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U.S. #1439
8¢ CARE
 
Issue Date: October 27, 1971
City: New York, NY
Quantity: 130,755,000
Printed By: Bureau of Engraving and Printing
Printing Method: Photogravure
Perforations: 10 ½ x 11
Color: Blue, black, violet and red lilac
 
This stamp commemorates the 25th anniversary of CARE (Cooperative for American Relief Everywhere) that delivered its first packages to Europe on May 11, 1946, in the aftermath of World War II. The program was a joint U.S.-Canadian initiative.
 

CARE (Cooperative for American Relief Everywhere)

After World War II ended in August 1945, Congress and the American public called for President Harry Truman to allow private organizations to offer relief services to people in Europe that were starving or suffering after the war. Truman agreed and CARE was officially founded on November 27.

When it was first established, CARE consisted of 22 different American charities that wanted to send food to Europe. They did so through CARE Packages. Initially, Americans purchased a CARE Package of food for $10 to send to a specific family member or friend in Europe. Packages would be delivered within four months and the senders would receive a signed delivery receipt so they know the package was received.

The first CARE Packages arrived in Le Havre, France on May 11, 1946. Early packages consisted of US Army ration packs that had been collected for the intended invasion of Japan. These packages included canned meats, powdered milk, dried fruit, chocolate, coffee, and cigarettes.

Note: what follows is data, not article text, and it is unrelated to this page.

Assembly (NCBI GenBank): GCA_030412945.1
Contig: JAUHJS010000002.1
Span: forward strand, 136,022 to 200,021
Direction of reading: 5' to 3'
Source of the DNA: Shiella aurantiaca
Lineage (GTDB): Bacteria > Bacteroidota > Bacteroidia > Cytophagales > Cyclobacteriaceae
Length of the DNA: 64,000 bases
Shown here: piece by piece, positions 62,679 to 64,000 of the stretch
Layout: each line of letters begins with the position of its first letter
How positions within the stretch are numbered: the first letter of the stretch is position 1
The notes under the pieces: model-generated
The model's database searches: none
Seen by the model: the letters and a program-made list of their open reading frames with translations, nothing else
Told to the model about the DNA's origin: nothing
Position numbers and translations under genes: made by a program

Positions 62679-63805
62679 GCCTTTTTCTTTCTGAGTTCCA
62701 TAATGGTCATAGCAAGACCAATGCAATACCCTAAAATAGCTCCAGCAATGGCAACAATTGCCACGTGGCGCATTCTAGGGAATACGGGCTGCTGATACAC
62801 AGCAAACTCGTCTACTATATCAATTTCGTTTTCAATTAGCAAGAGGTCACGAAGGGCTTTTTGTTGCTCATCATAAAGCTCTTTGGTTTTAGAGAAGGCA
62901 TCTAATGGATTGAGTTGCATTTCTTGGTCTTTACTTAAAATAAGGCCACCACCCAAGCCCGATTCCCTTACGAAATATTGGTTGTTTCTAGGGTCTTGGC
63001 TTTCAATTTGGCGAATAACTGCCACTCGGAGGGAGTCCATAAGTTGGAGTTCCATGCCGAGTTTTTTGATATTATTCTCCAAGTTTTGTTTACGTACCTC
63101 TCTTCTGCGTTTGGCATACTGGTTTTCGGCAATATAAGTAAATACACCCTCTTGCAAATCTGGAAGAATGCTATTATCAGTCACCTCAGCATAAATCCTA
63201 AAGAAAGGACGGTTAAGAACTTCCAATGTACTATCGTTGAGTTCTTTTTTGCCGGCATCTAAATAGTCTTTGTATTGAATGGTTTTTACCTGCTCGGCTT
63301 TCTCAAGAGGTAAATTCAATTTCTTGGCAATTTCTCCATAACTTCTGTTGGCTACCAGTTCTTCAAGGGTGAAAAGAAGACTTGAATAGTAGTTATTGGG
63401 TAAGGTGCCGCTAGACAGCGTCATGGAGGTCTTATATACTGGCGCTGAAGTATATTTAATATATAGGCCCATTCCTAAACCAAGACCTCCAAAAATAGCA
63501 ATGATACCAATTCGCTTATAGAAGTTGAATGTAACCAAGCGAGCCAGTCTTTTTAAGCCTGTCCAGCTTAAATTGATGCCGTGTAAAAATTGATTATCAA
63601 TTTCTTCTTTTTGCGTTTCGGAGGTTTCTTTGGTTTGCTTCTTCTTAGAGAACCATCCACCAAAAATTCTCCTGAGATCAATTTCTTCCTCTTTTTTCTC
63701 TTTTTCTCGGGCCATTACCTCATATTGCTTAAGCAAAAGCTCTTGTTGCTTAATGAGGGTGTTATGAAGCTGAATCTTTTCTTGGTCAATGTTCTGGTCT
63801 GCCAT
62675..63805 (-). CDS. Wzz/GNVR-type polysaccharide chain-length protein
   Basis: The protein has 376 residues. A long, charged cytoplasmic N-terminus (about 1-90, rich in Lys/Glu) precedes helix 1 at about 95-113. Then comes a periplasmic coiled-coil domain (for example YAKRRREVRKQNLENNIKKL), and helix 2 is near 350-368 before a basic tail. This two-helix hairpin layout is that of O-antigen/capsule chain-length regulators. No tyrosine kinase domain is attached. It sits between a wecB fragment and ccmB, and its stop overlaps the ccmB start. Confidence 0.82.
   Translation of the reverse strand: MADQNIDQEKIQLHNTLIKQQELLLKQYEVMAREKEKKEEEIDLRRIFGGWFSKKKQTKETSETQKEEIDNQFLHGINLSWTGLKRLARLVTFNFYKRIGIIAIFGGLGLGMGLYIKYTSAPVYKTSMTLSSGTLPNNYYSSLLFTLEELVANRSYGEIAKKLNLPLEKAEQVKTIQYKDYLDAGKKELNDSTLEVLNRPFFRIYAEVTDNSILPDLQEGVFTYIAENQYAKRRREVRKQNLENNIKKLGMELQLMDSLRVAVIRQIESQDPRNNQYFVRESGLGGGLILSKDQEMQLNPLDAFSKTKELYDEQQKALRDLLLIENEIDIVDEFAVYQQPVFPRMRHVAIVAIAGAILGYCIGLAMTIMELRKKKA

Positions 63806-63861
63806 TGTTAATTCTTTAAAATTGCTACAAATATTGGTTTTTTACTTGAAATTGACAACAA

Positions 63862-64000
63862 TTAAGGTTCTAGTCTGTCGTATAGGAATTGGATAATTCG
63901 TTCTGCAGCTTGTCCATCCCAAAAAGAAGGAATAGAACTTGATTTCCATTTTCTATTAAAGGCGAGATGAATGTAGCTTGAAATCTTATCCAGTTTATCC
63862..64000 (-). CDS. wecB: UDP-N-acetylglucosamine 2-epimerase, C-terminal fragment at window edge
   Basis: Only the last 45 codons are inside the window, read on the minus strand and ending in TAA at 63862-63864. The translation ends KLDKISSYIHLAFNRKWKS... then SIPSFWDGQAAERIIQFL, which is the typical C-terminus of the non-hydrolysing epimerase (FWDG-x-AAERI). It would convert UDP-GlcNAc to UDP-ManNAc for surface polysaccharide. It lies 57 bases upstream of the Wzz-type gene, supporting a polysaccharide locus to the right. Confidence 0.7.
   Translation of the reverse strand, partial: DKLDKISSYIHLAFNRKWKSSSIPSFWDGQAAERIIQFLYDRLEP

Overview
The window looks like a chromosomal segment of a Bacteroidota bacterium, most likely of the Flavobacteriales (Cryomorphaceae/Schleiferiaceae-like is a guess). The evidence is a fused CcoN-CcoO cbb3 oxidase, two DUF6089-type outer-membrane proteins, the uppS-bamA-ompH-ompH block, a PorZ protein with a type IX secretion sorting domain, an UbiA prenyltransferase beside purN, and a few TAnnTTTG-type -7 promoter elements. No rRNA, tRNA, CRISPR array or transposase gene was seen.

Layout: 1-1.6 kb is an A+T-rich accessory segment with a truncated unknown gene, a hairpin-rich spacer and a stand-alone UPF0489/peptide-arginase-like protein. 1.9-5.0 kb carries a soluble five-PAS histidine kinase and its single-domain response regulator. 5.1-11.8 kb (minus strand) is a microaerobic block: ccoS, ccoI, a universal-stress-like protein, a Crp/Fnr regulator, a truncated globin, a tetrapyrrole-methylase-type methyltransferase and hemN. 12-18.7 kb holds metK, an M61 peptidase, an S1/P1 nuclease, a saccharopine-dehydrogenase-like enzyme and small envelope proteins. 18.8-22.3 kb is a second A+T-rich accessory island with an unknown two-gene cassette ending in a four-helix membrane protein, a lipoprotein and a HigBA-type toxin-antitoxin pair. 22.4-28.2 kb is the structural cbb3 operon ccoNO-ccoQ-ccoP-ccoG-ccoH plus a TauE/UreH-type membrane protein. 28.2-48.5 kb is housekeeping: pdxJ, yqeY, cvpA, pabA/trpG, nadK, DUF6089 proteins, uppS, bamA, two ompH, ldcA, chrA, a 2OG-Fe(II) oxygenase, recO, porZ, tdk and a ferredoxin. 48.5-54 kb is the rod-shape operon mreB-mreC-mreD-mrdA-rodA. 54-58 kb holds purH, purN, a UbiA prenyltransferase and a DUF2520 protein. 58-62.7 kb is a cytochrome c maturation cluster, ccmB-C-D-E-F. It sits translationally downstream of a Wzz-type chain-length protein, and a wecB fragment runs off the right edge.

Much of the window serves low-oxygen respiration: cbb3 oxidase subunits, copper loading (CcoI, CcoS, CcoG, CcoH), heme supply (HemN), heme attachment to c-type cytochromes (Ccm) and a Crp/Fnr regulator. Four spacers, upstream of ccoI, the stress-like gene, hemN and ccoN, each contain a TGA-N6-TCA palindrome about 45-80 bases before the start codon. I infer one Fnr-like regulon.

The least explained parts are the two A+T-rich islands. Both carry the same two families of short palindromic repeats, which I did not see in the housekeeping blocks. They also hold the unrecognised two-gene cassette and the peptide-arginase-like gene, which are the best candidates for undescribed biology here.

In early 1947, these initial CARE Packages were gone and the organization had to build its own. They worked with nutritionists, dropped the cigarettes, and included certain items for specific destinations. After three years of operation, CARE had put together 12 different kinds of packages.

Over time, the CARE Packages also transitioned from specific recipients to more general. Early on, they might be addressed to “a teacher” or “a hungry person in Europe” but in 1948 they moved toward unspecified donations. They also began to provide more general relief, paving the way for the organization’s shift to a wider relief service. It was also during this time that CARE began sending US agricultural surplus products to Europe.

CARE took one of its first major steps in a new direction in 1948 when it opened its first mission outside of Europe in Japan. Soon they began sending packages to other countries affected by the war including China, Korea, the Philippines, India, Pakistan, and Mexico. And in 1949 they sent their first non-food items – tools for farming, carpentry, and more. To reflect their growing reach and purpose, CARE changed its name to Cooperative for American Remittances to Everywhere and later to Cooperative for American Relief Everywhere.

By 1955, CARE’s work in aiding country’s affected by the war was over, so they began to head in a new direction, providing aid to the developing world. In 1961, they worked with John F. Kennedy’s Peace Corps and trained and selected the first volunteers. CARE sent over 100 million packages before it ended that part of its operations in 1968.

CARE is still in operation today, working in 94 countries on 962 different projects, and helping up to 256 million people.